In this example video edit, students were asked for their opinions on:

‘How can assessment feedback mechanisms be improved on your programme?’

Click here for a link to the .wmv file

Click here for a link to the .mp4 file

All comments welcomed.

Oliver

As a pilot for the T-SPARC project, myself and my colleague Clair Brackstone have been implementing some of the new technologies in the approval process for our proposed MSc in Radiotherapy.  We used a flip camera to record a meeting with clinical Radiotherapy colleagues from across the Midlands to document their views on which proposed modules would be viable, what content they would like to see in the modules and any areas we haven’t covered which could become new modules.  We gave the clinical staff members the opportunity to refuse to be videoed but no-one did.  We did experience some teething problems, such as our suboptimal placement of the camera due to our concerns over the sound quality, but we found that we could place the camera at the opposite end of the room and still capture voices in good enough quality to be heard once transferred to the computer.

We have also found the free website Survey Monkey to be an invaluable tool to collect similar information from our clinical colleagues nationwide and this has given a far better response rate than the back-up paper copies we also distributed.  This website also has the facility to analyse data (for a small fee) which will drastically reduce the time we will spend converting the information into a more useable format.

Currently we are in the process of sending a VOXUR unit out to our local clinical departments to gain feedback from radiographers so watch this space for an update on their usefulness…!

Kate Chadwick

Progress Update – Consultation Events

Written by tsparc
June 14th, 2010

Well – A lot has happened here with the T-SPARC project at Birmingham City University in recent weeks.

First up, the (academic) staff consultation events which have been held over the past few weeks, around 40 staff attended, distributed between 4 separate events. The events lasted for 5 hours and were structured with several different activities scheduled for attendees throughout the day. After some brief introductions from attendees and project staff, the Project Manager gave an Introduction to the T-SPARC project and a review of progress so far.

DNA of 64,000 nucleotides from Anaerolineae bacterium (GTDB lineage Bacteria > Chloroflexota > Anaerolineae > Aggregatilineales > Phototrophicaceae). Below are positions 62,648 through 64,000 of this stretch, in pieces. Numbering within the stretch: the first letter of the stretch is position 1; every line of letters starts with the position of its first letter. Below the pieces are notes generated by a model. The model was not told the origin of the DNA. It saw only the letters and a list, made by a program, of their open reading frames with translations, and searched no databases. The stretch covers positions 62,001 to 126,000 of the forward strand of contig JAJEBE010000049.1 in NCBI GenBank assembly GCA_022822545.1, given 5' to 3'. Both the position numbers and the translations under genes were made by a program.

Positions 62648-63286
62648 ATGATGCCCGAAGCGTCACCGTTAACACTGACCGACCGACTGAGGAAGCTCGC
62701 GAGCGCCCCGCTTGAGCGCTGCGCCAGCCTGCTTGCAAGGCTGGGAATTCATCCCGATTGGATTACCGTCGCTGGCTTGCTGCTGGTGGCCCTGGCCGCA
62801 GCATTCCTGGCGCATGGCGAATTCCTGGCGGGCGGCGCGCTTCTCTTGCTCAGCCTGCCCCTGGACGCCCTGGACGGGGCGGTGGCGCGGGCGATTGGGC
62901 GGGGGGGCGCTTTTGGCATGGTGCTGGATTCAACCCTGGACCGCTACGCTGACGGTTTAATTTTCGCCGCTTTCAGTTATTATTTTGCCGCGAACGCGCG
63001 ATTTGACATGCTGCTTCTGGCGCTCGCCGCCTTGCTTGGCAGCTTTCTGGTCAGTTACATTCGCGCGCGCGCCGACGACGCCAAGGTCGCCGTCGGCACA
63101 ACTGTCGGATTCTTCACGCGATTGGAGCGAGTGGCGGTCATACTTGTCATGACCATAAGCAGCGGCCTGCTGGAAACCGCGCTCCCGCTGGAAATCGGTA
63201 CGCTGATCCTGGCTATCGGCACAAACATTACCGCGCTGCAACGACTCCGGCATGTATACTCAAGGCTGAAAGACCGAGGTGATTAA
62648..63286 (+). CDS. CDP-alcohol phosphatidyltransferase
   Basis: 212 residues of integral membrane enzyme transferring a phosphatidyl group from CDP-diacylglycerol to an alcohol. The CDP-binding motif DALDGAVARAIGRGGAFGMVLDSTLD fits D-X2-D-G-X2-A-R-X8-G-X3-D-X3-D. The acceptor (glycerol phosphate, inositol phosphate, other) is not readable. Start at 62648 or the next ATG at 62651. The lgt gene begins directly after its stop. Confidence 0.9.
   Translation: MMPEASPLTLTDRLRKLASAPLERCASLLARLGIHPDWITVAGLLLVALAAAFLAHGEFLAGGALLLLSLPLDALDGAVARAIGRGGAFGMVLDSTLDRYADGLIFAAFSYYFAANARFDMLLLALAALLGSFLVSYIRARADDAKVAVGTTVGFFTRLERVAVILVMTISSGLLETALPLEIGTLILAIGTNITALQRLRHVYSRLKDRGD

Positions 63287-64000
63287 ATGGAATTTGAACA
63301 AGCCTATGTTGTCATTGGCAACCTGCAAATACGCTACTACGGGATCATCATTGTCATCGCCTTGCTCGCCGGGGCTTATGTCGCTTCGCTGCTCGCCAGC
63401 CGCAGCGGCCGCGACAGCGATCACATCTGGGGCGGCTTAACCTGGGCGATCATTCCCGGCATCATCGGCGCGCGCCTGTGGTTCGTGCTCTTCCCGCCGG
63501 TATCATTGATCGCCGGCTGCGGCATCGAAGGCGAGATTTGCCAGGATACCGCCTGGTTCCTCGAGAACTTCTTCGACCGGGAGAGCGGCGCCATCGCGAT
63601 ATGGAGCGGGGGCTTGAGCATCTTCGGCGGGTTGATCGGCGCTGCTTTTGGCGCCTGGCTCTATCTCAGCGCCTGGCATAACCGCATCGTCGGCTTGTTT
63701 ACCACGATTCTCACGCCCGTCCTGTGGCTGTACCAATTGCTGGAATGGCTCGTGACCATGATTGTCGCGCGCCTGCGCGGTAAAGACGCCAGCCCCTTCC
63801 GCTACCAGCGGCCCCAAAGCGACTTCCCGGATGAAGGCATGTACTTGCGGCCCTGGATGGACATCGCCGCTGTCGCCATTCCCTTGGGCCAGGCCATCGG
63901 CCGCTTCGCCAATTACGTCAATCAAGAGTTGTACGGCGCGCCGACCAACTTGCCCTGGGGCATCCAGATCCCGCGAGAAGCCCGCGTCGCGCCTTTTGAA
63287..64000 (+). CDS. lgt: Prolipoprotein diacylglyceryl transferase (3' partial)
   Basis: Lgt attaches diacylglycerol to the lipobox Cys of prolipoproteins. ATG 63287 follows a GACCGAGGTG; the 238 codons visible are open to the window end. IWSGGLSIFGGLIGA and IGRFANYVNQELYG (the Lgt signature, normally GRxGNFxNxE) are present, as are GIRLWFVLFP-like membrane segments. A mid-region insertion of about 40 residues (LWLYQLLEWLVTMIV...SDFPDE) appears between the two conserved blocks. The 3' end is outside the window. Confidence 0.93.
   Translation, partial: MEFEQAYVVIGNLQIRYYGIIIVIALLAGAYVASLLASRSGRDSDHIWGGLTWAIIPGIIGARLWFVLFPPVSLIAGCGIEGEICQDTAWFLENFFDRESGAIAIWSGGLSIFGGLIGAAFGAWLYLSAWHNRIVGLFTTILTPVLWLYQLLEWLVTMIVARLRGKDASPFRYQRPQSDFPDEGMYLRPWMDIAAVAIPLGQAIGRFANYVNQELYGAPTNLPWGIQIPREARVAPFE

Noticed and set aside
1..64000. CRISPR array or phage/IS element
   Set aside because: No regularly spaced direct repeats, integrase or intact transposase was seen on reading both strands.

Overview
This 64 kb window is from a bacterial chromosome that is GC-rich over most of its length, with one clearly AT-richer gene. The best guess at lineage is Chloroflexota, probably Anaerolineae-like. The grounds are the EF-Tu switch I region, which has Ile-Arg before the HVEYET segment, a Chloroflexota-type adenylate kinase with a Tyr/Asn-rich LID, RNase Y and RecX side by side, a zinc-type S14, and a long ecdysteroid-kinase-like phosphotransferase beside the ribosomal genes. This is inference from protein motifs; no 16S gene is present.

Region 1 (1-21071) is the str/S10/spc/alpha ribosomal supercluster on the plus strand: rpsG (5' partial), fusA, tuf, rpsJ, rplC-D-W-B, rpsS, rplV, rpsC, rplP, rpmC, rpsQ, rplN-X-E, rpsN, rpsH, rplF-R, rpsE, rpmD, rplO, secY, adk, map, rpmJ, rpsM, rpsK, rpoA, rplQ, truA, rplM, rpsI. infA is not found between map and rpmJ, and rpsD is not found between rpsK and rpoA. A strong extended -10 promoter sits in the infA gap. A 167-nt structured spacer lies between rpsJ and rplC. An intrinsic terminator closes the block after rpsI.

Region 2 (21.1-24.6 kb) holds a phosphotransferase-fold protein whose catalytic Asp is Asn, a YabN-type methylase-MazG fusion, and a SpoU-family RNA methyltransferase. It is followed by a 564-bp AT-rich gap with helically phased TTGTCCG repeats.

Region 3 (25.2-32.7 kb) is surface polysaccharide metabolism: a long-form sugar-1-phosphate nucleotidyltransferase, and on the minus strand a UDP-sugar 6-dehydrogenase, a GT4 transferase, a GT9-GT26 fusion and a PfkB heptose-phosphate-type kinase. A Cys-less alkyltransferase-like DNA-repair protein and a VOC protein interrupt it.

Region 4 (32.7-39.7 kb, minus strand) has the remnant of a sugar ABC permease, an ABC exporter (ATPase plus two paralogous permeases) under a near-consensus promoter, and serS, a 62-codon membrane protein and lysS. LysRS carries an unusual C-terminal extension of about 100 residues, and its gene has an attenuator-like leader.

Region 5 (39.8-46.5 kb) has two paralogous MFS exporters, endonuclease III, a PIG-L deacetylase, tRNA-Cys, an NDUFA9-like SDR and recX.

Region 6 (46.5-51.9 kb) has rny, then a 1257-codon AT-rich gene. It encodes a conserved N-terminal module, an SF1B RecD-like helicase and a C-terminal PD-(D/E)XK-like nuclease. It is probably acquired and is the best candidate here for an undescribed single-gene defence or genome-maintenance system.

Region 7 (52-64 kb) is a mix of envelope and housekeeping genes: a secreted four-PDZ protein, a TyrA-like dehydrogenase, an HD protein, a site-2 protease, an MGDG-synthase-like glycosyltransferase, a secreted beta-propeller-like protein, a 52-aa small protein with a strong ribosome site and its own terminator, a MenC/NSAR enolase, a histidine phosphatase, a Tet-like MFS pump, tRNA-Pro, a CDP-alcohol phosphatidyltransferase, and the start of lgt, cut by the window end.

During other exercises, a range of data collection techniques were employed, including some exercises using Flip video cameras, which allowed us to gather a range of different types of data that will reflect the views of staff expressed at the events.

From these consultation events, the project team have identified 3 courses so far that will be taking part in the first phase of full pilot schemes (using all technologies and new processes available to them). There are also another 2 course teams that have volunteered to pilot specific aspects that that they feel would benefit the approval/re-approval of their courses.

More recently, members of the team have been coding the videos produced at the events and inputting quantitative data from some of the questionnaires into spreadsheets. The team are now beginning to analyse the results. Once collated, this rich source of information generated at the consultation events will inform documentation produced by Senate on new procedures and guidelines on programme design and approval/re-approval.

On a different note, the VOXUR units T-SPARC ordered have been delivered, if you haven’t heard of these before, click here for more info. JISC recommended these pieces of equipment to us as a way to collect video data efficiently and effectively. Watch this space for more feedback on the VOXUR units once we get the pilot schemes up and running.

In conclusion, we seem to be making very positive progress at the moment, the project continues to benefit from a high level of institutional support. This can be attributed to (amongst other things) members of the project team working across a number of different projects simultaneously and being able to develop synergies and encourage institutional buy-in to the T-SPARC project though their involvement in other areas. This beneficial environment has made some of the barriers we were looking to climb become more scalable in reality, a situation we hope we can continue to enjoy in the future.

Oliver